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Modulating stress circuits

Feb. 15, 2019—Feb. 14, 2019, 12:00 PM by Leigh MacMillan (iStock) Stress contributes to psychiatric diseases including depression, eating disorders and addiction. Neurons that express the stress signal corticotropin releasing factor (CRF) in a brain region called the BNST are thought to promote negative responses to stress. Danny Winder, PhD, and colleagues reported in The Journal of Neuroscience that...

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Adhesion protein optimizes border

Feb. 15, 2019—Feb. 14, 2019, 10:45 AM by Leigh MacMillan (iStock) The epithelial cells that line the intestines build a specialized cell surface — the “brush border” — that processes and absorbs nutrients, and defends against pathogens. The brush border consists of thousands of finger-like membrane protrusions (microvilli) on each cell. Matthew Tyska, PhD, and colleagues previously implicated...

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New target for chronic kidney disease

Feb. 6, 2019—Jan. 31, 2019, 10:00 AM by Leigh MacMillan The kidney has a remarkable capacity to repair itself following acute injury, but maladaptive repair can lead to fibrosis (scarring) and chronic kidney disease. Craig Brooks, PhD, and collaborators at Harvard previously reported that after injury, some kidney proximal tubule cells (PTCs) are arrested in the G2-M...

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Designing antibodies to fight the flu

Feb. 6, 2019—Jan. 31, 2019, 10:30 AM by Bill Snyder (iStock) The influenza virus is an annual threat to public health around the world. Rapid changes in viral surface proteins (antigens), however, make it difficult to identify antibodies with broadly neutralizing activity against different influenza subtypes. Reporting in the Proceedings of the National Academy of Sciences, James...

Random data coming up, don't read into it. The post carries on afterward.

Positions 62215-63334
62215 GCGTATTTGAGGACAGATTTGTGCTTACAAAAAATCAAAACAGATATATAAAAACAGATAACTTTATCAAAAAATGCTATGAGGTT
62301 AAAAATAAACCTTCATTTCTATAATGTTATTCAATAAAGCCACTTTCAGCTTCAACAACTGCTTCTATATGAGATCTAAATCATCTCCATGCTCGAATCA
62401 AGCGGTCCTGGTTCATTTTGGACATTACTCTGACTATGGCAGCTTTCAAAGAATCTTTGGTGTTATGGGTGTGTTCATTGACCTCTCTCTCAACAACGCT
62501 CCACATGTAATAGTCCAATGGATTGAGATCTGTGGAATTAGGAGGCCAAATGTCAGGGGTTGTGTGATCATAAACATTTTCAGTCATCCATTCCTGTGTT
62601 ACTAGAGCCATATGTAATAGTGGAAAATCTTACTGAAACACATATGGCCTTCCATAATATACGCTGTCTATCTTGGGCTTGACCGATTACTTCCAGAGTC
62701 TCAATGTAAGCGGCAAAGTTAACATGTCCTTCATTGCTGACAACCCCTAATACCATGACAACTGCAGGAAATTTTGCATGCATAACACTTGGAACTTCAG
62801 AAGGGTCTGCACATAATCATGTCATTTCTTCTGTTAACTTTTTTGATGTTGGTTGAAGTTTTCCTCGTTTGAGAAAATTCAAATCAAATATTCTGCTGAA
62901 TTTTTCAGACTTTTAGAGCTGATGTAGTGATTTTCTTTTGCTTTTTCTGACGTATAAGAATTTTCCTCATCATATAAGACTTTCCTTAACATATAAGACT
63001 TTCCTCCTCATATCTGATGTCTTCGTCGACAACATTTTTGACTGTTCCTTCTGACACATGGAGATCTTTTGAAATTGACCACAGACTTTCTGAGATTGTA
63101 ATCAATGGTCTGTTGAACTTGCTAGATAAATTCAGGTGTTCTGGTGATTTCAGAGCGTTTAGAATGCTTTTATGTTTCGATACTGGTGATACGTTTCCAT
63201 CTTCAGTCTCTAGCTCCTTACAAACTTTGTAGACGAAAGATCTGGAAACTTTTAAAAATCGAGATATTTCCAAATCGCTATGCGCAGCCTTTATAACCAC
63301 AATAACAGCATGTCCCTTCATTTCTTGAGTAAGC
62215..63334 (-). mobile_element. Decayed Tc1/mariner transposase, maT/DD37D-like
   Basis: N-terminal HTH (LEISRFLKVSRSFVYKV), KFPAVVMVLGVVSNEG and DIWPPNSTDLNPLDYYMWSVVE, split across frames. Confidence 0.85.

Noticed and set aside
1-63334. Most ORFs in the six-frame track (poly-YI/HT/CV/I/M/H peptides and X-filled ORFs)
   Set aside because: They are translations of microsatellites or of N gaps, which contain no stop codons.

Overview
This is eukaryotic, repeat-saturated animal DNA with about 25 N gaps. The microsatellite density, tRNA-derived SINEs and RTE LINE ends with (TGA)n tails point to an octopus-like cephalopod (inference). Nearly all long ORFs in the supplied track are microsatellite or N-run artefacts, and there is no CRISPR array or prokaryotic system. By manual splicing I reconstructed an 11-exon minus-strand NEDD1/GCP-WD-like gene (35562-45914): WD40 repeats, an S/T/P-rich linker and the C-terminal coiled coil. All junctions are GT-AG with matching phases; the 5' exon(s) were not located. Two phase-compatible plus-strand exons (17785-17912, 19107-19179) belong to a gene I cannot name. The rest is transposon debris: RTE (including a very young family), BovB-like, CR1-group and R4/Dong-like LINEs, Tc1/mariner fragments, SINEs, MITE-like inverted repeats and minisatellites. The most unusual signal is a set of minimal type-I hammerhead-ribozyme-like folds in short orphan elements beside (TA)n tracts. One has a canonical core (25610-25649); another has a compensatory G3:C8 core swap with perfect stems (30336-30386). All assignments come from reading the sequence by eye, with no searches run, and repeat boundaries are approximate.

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Cell death pathway implicated in bone marrow failure

Feb. 6, 2019—Jan. 31, 2019, 9:40 AM From left, Sandra Zinkel, MD, PhD, Christi Salisbury-Ruf, MS, Patrice Wagner, PhD, Jing Zou, MD, PhD, and Yuliya Hassan have linked a specific form of programmed cell death to myelodysplastic syndrome, a type of bone marrow failure. by Leigh MacMillan The production of blood cells in the bone marrow —...

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Caprioli Earns 2019 ABRF Annual Award for Outstanding Contributions to Biomolecular Technologies

Jan. 28, 2019—The 2019 ABRF Annual Award for Outstanding Contributions to Biomolecular Technologies will be presented to Richard M. Caprioli, the Stanford Moore Professor of Biochemistry and Director of the Mass Spectrometry Research Center at Vanderbilt University School of Medicine. Dr. Caprioli’s research focuses on the discovery of temporal and spatial processes in biological systems using mass...

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Crowe leads ‘sprint’ to find anti-Zika antibodies

Jan. 25, 2019—by Bill Snyder Scientists at Vanderbilt University Medical Center and colleagues in Boston, Seattle and St. Louis are racing to develop — in a mere 90 days — a protective antibody-based treatment that can stop the spread of the Zika virus. This is the first of four “scientific sprints” sponsored by the Defense Advanced Research...

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American Chemical Society honors Lindsley’s research

Jan. 25, 2019—Jan. 24, 2019, 10:26 AM by Bill Snyder The year is starting off with a bang for Craig Lindsley, PhD, director of medicinal chemistry in the Vanderbilt Center for Neuroscience Drug Discovery (VCNDD). Craig Lindsley, PhD Earlier this month Lindsley won the inaugural Scientific Achievement Award in Drug Discovery and Development from the American Society for Pharmacology...

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Major grant to bolster research on inflammation-related cancers

Jan. 24, 2019—Jan. 23, 2019, 11:47 AM A new grant is helping Eunyoung Choi, PhD, left, James Goldenring, MD, PhD, Jimin Min, PhD, and colleagues around the globe to study inflammation-related cancers. (photo by John Russell) by Tom Wilemon Cancer Research UK has awarded a 20-million-pound grant (about $26 million U.S.) to a team of international investigators,...

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